Remember

When he was running for President, I dubbed him The Rottenest Man Who Ever Ran (I was being kind).

When he began his term, I called him The Most Dangerous Man Alive (I should have said "person"… or "animal".

Recently, I said that Barack Obama in The Most Dangerous Man Who Ever Lived (in the entire universe).

Since I'm prone to exaggerate for effect, some may have felt I was doing just that with each new title I conferred on The Entity.

But as you're seeing, the threat Obama poses is actually beyond description, and since America is the only force on Earth that maintains freedom and order, if we fall, the world immediately descends into what was formerly only seen in science fiction movies.

And with the latest news of Obama's attempt to dismantle America's nuclear deterrence, we will, if we aren't already, perilously close to abrogating our responsibility to humanity and abandoning the protection of our citizens.

All we have to do is look at Israel to see what would happen if that country were to do the sort of things America is doing – it would quickly be overrun and every last Jew would be killed.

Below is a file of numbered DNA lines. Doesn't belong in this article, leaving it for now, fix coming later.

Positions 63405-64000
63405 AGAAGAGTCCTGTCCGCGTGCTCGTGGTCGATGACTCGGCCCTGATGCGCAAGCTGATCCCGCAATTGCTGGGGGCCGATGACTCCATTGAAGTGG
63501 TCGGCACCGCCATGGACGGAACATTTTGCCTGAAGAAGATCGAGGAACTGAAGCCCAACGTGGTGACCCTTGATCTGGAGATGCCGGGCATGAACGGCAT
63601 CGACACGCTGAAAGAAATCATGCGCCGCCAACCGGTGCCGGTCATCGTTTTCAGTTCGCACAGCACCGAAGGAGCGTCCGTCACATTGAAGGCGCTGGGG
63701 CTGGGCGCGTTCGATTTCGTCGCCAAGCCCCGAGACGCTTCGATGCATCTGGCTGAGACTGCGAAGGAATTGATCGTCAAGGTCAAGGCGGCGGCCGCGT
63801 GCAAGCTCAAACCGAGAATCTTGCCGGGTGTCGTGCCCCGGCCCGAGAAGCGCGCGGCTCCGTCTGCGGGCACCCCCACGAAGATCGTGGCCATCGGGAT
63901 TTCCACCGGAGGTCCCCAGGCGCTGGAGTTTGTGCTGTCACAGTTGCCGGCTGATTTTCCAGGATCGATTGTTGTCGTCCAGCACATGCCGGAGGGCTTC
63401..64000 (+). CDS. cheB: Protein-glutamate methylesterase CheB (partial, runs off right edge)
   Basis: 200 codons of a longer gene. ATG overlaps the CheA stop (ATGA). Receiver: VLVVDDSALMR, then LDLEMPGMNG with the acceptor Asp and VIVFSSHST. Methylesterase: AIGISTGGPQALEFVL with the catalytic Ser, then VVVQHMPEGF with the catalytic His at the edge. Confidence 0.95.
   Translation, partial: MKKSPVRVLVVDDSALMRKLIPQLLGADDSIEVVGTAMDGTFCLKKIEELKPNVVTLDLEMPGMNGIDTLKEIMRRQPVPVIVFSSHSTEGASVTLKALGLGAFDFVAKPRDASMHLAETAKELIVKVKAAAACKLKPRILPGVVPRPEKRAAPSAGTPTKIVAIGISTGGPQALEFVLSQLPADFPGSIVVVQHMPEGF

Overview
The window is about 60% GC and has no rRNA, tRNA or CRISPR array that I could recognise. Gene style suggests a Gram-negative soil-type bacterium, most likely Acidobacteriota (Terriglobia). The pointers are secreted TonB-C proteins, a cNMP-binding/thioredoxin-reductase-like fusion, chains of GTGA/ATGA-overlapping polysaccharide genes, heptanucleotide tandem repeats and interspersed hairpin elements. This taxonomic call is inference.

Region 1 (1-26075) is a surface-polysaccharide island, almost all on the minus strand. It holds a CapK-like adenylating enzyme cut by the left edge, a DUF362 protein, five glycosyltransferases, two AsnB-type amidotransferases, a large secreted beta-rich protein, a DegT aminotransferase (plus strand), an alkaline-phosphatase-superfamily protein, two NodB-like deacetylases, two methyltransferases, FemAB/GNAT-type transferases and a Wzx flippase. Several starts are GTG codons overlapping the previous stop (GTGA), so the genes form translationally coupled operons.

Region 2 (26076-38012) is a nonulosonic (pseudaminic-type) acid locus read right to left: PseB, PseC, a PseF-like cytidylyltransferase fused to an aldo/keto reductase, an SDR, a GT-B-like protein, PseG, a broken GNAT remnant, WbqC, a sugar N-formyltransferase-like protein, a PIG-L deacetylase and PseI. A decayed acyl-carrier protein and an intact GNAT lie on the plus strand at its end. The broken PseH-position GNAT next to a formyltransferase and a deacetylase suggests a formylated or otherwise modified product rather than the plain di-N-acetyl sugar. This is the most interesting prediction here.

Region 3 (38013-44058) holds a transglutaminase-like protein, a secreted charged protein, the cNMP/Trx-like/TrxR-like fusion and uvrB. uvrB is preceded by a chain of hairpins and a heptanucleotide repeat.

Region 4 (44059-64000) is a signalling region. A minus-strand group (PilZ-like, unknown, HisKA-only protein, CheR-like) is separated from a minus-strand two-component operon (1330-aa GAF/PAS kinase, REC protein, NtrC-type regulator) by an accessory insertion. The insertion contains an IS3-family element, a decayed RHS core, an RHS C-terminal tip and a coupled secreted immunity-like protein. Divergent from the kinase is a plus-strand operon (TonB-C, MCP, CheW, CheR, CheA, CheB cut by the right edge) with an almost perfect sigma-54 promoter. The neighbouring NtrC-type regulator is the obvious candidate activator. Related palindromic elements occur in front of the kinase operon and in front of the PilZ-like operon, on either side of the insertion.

Such is the benevolence of the Religion of Peace.

Whether America and the planet will face such an immediate threat is unclear, but there is no doubt that dropping our defenses will have long-term and dire consequences. In my opinion, this constitutes nothing less that a failure to uphold the Oath of Office for the Presidency.

The problem is that people move slow, and the Congress, at least prior to the health care undermining of America, moves even slower, so there's no doubt that impeachment proceedings would not begin until long after the damage became apparent (which is now for you and me, but Congressmen more incentives, if you get my drift).

We can blame Obama of course, but the fact is that Americans voted themselves what were getting. Maybe the majority appears not to like the result now, but America has no mechanism for swift reversal of voter "miscalculation," and even if Congress were to change hands in November, that won't change anything that's already been put in place.

In short, our security grows more tenuous by the day, and we can't even be confident that the ordinary citizen even yet sees the light, and by "ordinary," I mean the sort of people who appear on Are You Smarter Than a Fifth Grader.